- Sets and props: Name the location for each shot, list any special props or set decor involved, and make note of key costuming details.
- Special effects and stunts: Describe any stunts, special effects, or transitions that will occur during the filming or editing (fade-ins, cross dissolves, abrupt changes where you’ll cut to the next scene, etc.) and any special considerations needed to allow them to happen.
Editing systems for shooting scripts.
Big productions for feature films or television use a color-coded system for making edits. Since revisions will occur throughout the pre-production and production phases, this is a great way to make sure everyone knows where certain scenes are in the revision process. Pages will be printed on nine different colored papers to signify which stage of revision they’re in, and if there are more revisions, the color cycle repeats.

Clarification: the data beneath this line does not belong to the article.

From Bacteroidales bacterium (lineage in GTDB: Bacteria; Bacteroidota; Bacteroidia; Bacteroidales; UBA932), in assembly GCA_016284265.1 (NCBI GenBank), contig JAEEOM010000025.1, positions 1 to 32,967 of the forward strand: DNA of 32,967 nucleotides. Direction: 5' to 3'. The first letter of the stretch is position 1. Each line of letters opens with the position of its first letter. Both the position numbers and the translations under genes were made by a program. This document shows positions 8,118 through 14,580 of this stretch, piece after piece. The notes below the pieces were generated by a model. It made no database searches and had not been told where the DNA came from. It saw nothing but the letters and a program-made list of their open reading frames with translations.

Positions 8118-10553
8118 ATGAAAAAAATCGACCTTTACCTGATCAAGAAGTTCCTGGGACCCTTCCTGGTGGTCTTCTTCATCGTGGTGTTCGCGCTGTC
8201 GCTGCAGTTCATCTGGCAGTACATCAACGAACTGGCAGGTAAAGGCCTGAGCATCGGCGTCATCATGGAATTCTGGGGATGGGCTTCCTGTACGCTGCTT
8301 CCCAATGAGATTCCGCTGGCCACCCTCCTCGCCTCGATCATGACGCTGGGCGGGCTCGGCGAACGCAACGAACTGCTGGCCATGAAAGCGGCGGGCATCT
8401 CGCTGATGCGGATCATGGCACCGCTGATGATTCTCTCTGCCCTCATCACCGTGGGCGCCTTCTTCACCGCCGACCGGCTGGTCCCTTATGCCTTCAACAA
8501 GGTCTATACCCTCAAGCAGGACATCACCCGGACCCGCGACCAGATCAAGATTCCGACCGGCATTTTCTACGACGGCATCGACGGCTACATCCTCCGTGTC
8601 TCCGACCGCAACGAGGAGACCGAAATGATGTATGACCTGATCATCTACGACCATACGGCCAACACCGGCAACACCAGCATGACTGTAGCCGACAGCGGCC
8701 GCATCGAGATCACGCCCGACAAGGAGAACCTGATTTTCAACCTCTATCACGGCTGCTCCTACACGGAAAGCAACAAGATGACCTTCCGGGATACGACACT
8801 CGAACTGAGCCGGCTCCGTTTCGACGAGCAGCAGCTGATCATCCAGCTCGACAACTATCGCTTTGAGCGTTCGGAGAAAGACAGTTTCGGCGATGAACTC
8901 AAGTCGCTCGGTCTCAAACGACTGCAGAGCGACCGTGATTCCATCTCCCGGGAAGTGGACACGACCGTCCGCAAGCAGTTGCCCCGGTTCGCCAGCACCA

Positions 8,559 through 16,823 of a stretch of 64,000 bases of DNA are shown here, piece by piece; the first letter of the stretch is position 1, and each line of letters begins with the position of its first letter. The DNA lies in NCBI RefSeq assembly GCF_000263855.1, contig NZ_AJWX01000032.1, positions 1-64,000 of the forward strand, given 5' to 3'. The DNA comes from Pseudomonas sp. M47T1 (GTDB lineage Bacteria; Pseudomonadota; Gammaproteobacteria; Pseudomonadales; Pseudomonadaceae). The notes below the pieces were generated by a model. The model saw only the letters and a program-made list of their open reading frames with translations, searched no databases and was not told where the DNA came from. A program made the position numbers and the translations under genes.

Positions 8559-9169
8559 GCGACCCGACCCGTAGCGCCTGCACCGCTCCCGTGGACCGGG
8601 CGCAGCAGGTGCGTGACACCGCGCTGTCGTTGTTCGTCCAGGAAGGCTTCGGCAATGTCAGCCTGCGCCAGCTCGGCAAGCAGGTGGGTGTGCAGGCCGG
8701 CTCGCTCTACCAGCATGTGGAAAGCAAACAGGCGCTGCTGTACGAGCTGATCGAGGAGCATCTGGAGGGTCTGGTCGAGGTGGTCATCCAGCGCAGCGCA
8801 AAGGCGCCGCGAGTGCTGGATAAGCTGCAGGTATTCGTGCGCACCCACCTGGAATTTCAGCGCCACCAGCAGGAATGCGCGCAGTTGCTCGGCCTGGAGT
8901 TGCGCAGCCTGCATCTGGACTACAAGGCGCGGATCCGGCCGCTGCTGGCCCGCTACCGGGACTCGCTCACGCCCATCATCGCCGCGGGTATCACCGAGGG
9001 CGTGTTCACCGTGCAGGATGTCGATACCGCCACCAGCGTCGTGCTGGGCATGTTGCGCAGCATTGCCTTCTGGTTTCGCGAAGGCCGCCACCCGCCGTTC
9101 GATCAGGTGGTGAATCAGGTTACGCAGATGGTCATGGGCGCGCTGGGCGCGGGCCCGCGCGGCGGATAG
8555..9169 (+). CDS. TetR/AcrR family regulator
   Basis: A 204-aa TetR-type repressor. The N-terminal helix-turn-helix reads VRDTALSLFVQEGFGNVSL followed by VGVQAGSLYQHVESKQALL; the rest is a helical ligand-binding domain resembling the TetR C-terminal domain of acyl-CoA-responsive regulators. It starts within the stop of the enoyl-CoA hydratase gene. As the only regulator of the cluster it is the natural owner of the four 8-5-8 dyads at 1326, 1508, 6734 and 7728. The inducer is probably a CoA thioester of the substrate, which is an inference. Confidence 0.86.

1. White: Unrevised.
2. Blue: First revision.
3. Pink: Second revision.
4. Yellow: Third revision.
5. Green: Fourth revision.
6. Goldenrod: Fifth revision.
7. Buff: Sixth revision.
8. Salmon: Seventh revision.
9. Cherry: Eighth revision.
Go from shooting script to polished project.
A detailed shooting script will help your shoot run smoothly because it’s like a blueprint for building your vision. Everyone on the production team can reference the shooting script as a source of truth for each day’s activities. And there’s no one this document is more important to than the script supervisor or whoever is in charge of checking that everything has been captured.
Use your shooting script to take notes as you film.